Massive Debt Forces Hospital to Close
West Villagers rally to support ailing facility
Tuesday, February 16th, 2010
On January 26, St. Vincent’s announced a $700 billion shortfall in its budget, a debt so large that the hospital would either have to find a white knight buyer or shut its doors. For residents of New York City, and the West Village in particular, the headlines elicited surprise and trepidation.
For decades, the hospital, located at 12th Street and Seventh Avenue, has been known for quality care and a willingness to accept an abundance of homeless, poor, and uninsured patients.
On February 2, Governor David Paterson granted the hospital an emergency tax-free loan of $6 million, which he followed up with a second loan, for $3 million. Paterson's second loan was then matched by GE Capital and TD Bank.
Despite the urgent help, St. Vincent’s remains in danger of closing. In an effort to stay open, the hospital laid off 32 doctors in early February and closed its HIV center. According to the *New York Times*, on February 12, St. Vincent's laid off more than 300 workers and asked other employees to take temporary pay cuts of 10 to 25 percent.
But throughout the dire budget crisis, hospital officials have tried to put on a good face.
“We remain fully committed to exploring any and all opportunities to keep this venerable institution open,” St. Vincent's stated in a February 5 press release. Officials said that St. Vincent's is taking steps to continue to care for patients and re-stabilize the hospital's finances.
One solution was for Continuum Health Partners, a consortium of hospitals in Brooklyn and Manhattan, to take over St. Vincent's outpatient facilities. This sparked outrage from local politicians, including City Council Speaker Christine Quinn, who accused Continuum of trying to eliminate competition. After a week, Continuum withdrew its offer.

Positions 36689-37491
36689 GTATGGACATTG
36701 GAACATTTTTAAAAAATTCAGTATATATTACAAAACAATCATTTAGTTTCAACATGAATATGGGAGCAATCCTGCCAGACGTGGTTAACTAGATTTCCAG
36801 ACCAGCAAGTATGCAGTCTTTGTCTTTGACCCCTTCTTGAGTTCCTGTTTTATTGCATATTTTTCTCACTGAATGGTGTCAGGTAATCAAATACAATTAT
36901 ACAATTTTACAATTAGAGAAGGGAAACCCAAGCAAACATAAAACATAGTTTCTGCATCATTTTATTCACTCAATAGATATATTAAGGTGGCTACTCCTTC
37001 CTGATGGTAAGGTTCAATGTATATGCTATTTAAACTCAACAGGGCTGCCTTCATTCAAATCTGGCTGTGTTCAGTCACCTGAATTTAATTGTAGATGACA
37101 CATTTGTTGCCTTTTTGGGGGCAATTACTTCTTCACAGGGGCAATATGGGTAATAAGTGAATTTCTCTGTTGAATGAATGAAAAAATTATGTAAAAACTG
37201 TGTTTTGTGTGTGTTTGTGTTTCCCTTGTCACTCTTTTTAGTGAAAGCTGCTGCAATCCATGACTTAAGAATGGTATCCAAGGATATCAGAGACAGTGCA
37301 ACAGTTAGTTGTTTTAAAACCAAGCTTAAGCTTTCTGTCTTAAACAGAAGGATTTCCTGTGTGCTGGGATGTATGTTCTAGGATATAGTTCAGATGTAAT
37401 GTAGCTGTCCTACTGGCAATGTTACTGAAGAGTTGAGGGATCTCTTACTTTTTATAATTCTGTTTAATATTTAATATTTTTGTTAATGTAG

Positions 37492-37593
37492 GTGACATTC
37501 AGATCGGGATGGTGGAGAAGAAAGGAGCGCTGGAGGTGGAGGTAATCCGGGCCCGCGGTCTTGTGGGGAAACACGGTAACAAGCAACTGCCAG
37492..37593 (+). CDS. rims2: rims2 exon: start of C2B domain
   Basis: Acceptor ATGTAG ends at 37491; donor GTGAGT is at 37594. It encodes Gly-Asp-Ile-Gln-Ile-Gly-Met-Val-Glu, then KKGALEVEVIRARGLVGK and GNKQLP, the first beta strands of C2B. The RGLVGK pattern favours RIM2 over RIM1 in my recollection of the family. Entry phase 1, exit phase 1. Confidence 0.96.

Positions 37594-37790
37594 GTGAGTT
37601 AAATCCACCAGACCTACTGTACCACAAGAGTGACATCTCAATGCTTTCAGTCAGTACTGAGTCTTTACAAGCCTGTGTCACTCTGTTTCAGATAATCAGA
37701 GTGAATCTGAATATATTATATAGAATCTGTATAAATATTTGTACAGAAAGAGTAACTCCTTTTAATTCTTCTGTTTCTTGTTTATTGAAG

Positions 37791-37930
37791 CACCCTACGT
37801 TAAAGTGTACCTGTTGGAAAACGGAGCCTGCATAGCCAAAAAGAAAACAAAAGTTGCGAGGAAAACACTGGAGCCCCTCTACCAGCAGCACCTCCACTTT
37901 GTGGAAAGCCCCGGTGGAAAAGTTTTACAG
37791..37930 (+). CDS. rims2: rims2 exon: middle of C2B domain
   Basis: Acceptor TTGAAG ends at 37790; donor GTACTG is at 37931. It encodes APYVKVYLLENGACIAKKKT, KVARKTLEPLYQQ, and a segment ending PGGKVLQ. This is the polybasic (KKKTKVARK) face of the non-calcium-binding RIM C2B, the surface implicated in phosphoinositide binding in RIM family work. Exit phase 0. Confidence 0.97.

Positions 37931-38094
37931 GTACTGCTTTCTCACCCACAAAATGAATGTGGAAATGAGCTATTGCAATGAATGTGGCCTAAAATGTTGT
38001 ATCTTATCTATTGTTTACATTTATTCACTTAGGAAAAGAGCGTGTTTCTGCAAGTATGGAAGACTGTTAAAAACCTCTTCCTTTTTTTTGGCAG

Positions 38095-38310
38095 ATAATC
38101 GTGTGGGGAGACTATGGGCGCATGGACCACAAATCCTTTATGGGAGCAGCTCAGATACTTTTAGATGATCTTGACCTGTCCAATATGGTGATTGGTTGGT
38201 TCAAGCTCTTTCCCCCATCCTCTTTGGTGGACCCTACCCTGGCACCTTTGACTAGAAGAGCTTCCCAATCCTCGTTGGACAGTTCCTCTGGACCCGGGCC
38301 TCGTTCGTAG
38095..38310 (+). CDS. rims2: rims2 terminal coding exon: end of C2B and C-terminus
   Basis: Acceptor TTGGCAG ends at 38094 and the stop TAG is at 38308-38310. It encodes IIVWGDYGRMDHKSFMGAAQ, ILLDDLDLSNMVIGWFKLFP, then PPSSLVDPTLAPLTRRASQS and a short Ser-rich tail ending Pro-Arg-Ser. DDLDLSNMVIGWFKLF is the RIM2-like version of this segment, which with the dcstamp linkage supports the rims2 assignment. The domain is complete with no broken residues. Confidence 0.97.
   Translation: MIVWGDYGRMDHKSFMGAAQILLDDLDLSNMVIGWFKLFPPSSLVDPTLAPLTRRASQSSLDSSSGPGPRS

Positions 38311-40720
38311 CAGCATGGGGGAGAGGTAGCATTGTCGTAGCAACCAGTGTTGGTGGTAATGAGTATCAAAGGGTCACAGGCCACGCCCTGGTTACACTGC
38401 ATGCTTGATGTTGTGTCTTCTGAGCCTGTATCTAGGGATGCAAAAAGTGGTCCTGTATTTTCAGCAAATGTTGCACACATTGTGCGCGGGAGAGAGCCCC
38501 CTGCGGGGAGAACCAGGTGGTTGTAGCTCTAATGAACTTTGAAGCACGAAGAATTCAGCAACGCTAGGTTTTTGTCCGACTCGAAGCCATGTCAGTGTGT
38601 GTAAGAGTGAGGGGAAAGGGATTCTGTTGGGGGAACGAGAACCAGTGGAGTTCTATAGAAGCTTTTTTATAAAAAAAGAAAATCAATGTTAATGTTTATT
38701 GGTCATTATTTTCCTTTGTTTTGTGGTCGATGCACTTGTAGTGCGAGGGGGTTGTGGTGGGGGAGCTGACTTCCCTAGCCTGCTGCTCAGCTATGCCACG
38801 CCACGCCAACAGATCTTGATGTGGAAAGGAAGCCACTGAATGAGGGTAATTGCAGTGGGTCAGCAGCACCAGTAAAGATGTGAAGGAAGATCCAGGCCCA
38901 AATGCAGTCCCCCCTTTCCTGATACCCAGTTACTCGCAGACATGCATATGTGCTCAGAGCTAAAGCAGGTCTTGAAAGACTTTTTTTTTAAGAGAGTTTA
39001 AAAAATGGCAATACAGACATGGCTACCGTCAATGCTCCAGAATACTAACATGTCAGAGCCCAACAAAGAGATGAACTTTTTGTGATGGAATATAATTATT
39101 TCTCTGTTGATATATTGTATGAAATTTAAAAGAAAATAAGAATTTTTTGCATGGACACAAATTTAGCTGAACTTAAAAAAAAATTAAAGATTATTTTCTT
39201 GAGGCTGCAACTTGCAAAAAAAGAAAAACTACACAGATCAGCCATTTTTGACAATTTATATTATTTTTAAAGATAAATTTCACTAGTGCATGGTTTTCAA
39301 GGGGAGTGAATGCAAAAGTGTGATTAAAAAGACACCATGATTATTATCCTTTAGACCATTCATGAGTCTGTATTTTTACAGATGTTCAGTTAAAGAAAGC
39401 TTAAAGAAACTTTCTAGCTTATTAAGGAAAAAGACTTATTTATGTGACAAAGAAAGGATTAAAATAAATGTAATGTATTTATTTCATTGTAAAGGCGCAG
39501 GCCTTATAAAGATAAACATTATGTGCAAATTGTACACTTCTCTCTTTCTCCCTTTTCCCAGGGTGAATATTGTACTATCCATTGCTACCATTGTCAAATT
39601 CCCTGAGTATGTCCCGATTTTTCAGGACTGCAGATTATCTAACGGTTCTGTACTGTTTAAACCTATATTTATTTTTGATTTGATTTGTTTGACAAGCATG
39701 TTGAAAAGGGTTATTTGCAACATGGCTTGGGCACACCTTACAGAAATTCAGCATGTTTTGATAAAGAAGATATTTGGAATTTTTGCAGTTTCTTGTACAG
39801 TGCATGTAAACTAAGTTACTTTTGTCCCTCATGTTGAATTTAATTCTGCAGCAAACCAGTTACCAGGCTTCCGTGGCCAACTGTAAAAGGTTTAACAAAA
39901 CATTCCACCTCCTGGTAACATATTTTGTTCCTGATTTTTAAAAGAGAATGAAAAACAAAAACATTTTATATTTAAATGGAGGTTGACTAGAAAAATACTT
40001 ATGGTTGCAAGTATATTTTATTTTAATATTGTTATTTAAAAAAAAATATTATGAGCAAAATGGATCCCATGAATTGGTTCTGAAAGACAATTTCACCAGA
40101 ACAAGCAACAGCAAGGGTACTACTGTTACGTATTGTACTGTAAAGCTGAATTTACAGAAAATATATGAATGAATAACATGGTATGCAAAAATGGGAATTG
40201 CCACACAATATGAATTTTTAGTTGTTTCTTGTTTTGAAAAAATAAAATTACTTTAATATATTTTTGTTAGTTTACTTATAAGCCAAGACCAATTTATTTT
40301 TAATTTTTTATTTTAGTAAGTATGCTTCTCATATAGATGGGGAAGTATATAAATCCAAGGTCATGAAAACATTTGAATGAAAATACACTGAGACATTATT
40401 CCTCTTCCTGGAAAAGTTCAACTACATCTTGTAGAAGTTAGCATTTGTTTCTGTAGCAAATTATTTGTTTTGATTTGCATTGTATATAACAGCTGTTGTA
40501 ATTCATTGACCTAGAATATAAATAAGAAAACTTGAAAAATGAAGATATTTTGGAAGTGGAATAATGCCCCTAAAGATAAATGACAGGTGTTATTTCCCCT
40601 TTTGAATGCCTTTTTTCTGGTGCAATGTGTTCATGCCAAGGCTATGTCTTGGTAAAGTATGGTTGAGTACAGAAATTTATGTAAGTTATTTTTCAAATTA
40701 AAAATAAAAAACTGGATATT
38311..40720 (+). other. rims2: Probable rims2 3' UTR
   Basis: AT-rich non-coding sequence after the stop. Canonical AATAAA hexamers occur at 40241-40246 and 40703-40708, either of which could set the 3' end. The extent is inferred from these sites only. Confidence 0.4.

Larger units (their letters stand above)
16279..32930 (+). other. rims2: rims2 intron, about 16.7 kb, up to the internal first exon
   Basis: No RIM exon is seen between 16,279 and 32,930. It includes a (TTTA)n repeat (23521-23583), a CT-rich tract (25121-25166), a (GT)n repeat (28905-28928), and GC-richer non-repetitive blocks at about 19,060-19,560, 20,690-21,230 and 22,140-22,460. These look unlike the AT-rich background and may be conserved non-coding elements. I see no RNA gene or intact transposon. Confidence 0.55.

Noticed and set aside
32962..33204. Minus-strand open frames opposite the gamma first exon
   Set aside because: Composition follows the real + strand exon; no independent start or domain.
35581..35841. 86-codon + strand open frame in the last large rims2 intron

West Village residents also grew vocal in their opposition to the group's takeover.
“We would lose our local emergency room,” said Eileen Michaelson, a long-time Village resident. "Everyone that gets hurt on the West Side will have to go to the East Side, and cross-town traffic is terrible anywhere you go. It’s an absolute no.”
Similarly, the hospital’s closure would also decrease health care options for New School students who live in the area. Tommy McPartlon, a Lang junior, visited St. Vincent’s two years ago when New School health services were unable to help him. Despite his visit, McPartlon said he won't be affected. "I feel as if Greenwich Village is losing a landmark," he added.
On February 9, Local 1199SEIU, United Healthcare Workers East, held a rally to save the hospital. In attendance were newly-elected city Comptroller John Liu, Manhattan Borough President Scott Stringer, and Council Speaker Quinn, among others. “People said AIG was too big to fail,” said Quinn to an audience applauding in support. “But St. Vincent’s Hospital is too important to close.”
More than 200 hospital employees and neighborhood residents attended the rally, in the hopes of finding, according to a press release from 1199SEIU, a “long term solution that will keep St. Vincent’s Hospital financially solvent."
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